Indy's Music House offers alternatives 

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"Uh, I know this might sound kinda flaky, but does anyone here have a pick? This is the only song I play with a pick!" Erin Jordan of Chicago asks. If there's not a pick around somewhere, we're all in trouble; Indy's Music House is a mild-mannered instrument shop by day, and only recently took up a secret identity as live stage on Friday nights. It's an interesting contrast, the elegant and enormous pianos surrounding the makeshift stage upon which Jordan and her lone guitar performs. Fortunately, someone does have a pick, and disharmonious disaster is averted.
Erin Jordan, singer/songwriter from Chicago, recently performed on the new stage at Indy's Music House.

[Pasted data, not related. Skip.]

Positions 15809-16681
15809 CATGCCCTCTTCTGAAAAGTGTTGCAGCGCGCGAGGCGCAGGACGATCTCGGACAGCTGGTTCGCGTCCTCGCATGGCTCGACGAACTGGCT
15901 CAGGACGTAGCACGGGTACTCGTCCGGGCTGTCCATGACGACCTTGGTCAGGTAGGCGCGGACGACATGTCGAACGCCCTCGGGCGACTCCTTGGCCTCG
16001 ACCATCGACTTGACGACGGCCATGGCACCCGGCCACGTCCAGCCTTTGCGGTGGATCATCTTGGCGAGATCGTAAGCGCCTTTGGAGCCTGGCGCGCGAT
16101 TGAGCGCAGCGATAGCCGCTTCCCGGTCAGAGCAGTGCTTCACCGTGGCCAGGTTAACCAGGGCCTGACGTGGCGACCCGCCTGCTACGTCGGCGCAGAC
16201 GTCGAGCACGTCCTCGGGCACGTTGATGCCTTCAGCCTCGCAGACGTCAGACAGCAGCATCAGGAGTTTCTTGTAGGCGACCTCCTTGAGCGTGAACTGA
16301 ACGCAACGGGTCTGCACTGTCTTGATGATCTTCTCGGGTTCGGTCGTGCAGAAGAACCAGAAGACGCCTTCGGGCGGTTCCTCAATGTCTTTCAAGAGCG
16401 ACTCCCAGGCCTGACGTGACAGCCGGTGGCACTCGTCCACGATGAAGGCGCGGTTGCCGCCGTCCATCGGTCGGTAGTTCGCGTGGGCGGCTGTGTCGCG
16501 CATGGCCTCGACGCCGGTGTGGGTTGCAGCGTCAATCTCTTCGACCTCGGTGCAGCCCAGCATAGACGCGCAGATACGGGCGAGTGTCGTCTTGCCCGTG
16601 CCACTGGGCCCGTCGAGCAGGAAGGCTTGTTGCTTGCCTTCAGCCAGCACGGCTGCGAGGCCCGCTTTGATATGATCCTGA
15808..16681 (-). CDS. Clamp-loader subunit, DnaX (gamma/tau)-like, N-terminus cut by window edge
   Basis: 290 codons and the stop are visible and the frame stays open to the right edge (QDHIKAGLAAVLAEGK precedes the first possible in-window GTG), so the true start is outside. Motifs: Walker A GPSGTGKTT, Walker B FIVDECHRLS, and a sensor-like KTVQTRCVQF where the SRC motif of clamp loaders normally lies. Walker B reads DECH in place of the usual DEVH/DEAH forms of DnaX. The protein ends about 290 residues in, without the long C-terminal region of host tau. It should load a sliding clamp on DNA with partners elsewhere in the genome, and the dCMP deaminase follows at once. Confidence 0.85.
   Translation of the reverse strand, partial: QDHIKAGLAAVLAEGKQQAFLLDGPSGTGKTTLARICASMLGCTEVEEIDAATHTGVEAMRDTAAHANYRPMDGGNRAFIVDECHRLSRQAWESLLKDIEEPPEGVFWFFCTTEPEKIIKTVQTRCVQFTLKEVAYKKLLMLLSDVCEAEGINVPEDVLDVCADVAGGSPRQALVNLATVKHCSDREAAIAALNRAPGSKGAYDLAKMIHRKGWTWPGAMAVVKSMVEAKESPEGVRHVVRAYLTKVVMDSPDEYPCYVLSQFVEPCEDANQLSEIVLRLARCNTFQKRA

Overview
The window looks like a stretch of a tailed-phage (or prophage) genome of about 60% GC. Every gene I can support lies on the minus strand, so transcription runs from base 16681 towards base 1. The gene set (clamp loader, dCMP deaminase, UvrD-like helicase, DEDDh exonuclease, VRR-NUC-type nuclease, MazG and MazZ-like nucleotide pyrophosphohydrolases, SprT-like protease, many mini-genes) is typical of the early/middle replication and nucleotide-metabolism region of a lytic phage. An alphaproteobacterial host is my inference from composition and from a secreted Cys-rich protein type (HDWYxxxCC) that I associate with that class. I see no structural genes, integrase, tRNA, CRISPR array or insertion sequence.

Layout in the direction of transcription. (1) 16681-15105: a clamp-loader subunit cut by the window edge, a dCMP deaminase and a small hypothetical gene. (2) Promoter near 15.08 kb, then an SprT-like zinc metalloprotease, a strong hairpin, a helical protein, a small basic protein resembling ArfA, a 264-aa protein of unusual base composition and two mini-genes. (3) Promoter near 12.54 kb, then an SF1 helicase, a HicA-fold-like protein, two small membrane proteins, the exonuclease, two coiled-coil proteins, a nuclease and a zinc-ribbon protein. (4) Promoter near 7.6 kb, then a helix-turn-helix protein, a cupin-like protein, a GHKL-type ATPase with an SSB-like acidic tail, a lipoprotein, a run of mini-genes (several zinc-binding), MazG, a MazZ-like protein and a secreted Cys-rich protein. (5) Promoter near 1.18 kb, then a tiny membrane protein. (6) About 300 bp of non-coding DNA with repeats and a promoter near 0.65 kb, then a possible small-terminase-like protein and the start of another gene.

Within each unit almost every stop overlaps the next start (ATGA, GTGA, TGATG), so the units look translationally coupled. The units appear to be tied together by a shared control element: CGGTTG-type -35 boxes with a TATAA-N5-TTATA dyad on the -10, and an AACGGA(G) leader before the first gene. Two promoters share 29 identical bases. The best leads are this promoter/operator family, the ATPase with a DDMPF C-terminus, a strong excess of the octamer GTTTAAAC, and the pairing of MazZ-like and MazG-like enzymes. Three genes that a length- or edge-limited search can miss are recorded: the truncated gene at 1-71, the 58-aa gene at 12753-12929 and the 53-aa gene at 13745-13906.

"It's so nice playing someplace that's not full of drunk people!" Jordan says - a handy side effect of the all-ages nature of the show. Located about a mile outside 465 at 9470 E. Washington St., it's a bit farther out of the way than SoBro's late lamented Cath Coffeehouse, but on this recent Friday night it's worth the drive to hear Jordan's traditional folk singing and songwriting. She's not the only one performing tonight; the Friday live stage starts up at 7:30 p.m. with live open stage hosted by Robin Coleman, then a headline act, followed by more performances until everyone's ready to go home. On this particular night, owner Kevin Bechman and his band jam until nearly dawn. Their open stage draws everything from jazz to bluegrass to alternative. "I just wanted to pull in local musicians, change local music for the Eastside," Bechman says. "There's nothing to do over here! I wanted to do an all-ages thing and not turn anybody away." The roster of singer/songwriter acts is meant to at least partially fill the void left by the closing of the Cath, which had built up a reputation as a serious stop on the road between St. Louis and Chicago. Coleman and Bechman are bringing in acts from as far away as Nashville, New York and Michigan, trying to keep up the old Cath tradition. "Independent artists like being treated well, mainly," Jordan said. "Everyone in Chicago loved Cath and what Nora did there. There are a lot of crappy coffeehouses out there." The weekly Fridays have been going since Oct. 8, and in the spring they'll start running on Saturdays as well. Bechman has fully committed to the new theme, preparing to knock out walls and build a patio to make more room for people to see the stage. So far it's working; from word of mouth alone, Friday nights have been pulling in between 60 and 100 people every week. At the moment it's donation only. "With the lessons department I have here, they can bring their kids on a Friday evening, versus going to your smoky bar," Bechman says. "We've had a lot of students play here. People sit anywhere: on the floor, on top of the piano." "I love intimate concerts," Coleman says. "I would much rather sit in a room like this and listen to music; you know you're with people who are there for the love of the music. It's like house concerts; house concerts are big again. People are out there searching for great music that's not top 40 stuff." "Without passion and conviction, I think you have nothing," Bechman says. For the upcoming schedule, check out

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